So, of course, everyone thinks he's a nut. including the lovely Lonette McKee (ATL, Men of Honor), who is supposed to oversea his spending.

The film features the late John Candy (Canadian Bacon) as his BFF. If you are not familiar with his work, this is an excellent choice.
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7/10
Pryor's Funny
willrams13 April 2003
Warning: Spoilers
This is a story about a minor league baseball player, Richard Pryor, who is well liked and comes into money! He has to spend $30m in 30 days in order to inherit #300m; however he's not allowed to tell anyone about the $300m deal. Pryor is very funny with all the excitement of spending a lot of money recklessly and trying not to receive any back, but he has to have receipts for all spent. The casting of some great comedians like John Candy, Jerry Orbach, and Hume Cronyn are a great asset to this film. There is a lot of excitement and the baseball game between Hackensack Bulls and the New York Yankees is especially fun! The last scene straightens out the big complication of 'no receipts', just in time to win the big money. So who said money buys everything!? Well recommended!
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7/10
Pryor and Candy go wild, while Larry Tate is a slimy executive yet again
lee_eisenberg13 May 2012
Believe it or not, "Brewster's Millions", in which Richard Pryor plays a guy who has to spend $30 million in 30 days so that he can inherit $300 million from his late uncle (Hume Cronyn) but can't tell anyone the second part, is based on a 1902 novel. And a funny adaptation it is! Pryor plays a baseball player who prefers partying with his buddy (John Candy). Once it's time for him to start spending, he goes all out. I will say that this isn't the best work for either of them, but Walter Hill's movie definitely elicits its share of laughs. The best part is Brewster's mayoral campaign: he's the most truthful candidate of all time (or at least the most realistic).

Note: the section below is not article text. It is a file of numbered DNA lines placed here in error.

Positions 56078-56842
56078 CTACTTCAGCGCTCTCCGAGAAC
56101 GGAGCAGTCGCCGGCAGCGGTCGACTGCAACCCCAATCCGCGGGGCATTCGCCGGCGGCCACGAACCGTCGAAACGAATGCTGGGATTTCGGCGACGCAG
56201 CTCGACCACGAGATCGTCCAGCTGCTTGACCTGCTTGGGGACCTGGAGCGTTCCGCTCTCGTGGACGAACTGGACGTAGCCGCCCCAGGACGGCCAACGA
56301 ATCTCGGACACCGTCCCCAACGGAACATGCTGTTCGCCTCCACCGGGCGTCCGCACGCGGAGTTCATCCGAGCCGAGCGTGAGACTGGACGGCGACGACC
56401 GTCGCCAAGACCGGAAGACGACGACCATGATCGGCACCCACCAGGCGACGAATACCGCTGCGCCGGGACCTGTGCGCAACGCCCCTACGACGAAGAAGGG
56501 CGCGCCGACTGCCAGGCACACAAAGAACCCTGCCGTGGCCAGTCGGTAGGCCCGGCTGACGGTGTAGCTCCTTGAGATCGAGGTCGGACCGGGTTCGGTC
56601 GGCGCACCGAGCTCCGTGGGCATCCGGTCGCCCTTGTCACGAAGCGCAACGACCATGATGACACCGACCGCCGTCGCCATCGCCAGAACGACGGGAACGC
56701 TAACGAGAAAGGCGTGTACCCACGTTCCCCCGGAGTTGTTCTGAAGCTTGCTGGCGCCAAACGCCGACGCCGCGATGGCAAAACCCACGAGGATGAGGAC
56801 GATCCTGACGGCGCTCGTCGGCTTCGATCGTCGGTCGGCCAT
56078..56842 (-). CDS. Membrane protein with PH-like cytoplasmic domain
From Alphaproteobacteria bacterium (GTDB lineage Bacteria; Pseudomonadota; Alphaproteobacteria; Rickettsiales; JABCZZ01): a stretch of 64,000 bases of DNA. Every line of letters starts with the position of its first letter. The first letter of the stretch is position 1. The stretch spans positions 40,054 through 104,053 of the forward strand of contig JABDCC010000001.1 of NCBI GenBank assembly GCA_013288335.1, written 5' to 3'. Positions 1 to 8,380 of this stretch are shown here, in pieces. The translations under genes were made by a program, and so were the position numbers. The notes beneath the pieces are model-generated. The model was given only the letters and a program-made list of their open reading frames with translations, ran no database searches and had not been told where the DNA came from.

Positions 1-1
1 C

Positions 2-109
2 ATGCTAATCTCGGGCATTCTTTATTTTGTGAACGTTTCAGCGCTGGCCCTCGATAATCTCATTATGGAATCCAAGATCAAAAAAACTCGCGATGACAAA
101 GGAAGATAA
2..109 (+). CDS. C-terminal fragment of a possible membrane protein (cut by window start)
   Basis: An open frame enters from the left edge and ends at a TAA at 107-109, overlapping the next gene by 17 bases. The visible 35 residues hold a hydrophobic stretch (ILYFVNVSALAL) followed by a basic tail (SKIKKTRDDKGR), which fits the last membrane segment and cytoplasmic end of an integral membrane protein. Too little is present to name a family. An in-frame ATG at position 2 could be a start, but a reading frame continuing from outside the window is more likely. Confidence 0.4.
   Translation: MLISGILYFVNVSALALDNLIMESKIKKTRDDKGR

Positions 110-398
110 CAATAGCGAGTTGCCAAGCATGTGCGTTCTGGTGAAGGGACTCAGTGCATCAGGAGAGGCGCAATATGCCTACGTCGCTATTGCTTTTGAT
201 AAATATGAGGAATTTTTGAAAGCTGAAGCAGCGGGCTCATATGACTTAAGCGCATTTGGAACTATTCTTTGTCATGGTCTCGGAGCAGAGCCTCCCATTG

The executives who formally give Brewster the money reminded me very much of the Dukes in "Trading Places". As it is, one of them is played by a man who seems to have spent much of his career playing bombastic executives: David White, aka Larry Tate on "Bewitched". He went from playing an executive in "The Apartment", to playing the boss of a man married to a witch, to playing an executive who gives $30 million to a rule-trashing cool dude. What a country indeed!

Anyway, the movie is at once a parable about profligacy and also just a plain old fun comedy. Brewster is a guy who, quite simply, knows how to party. Like I said, it's not the funniest movie ever, but you definitely get some laughs out of it.
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8/10
A modern morality play for today
damotomo17 July 2009
Warning: Spoilers
What I love about this film is that it teaches us to avoid greed and excess while giving us a good laugh at the same time. Made in the context of Gordon Gecko's 'Greed is good' philosophy of the 1980's, its lessons are just as relevant today as we face the economic disaster caused by the selfishness and greed of many of our financial institutions. Brewster finds that friendship, loyalty, honesty and generosity of the heart are far more valuable than the promise of material riches. John Candy's flawed yet redeeming character reminds us that we are all vulnerable to temptation but we don't have to succumb to it. I see Richard Pryor's Brewster join Orson Wells' Charles Foster Kane in his search for Rosebud. Unlike Kane, Brewster's search is more successful. Like all good comedy this film not only entertains us with laughter but also offers us insight into the human condition.
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2/10
Highly overrated
grapestain-m87 September 2013
Warning: Spoilers
I think this is just a regular boring movie, however the main idea promises so much fun that it makes this film really bad.

The movie is based on a very catching idea. Such situation captures imagination at the first glance. However that's all. This film fails terribly to make any use of this great situation. Nothing really happens in this film. Our hero tries to spend the money, that's it. No adventures, no catches. There are two twist in the plot. One is when some investment returns actual money making the things worse. Unfortunately that's just a moment, no implication is present at any later point in the movie. (To be honest, nothing really has an implication in the plot. Random events lead to no consequences, that's the guiding idea behind.) The other twist is one of the most cliché you could imagine. Someone hired by those who would like to see Brewster fail to acquire the 300 millions tricks him to still have money before the deadline to spend everything. The clock is dinging and there comes a quick solution. Whoa...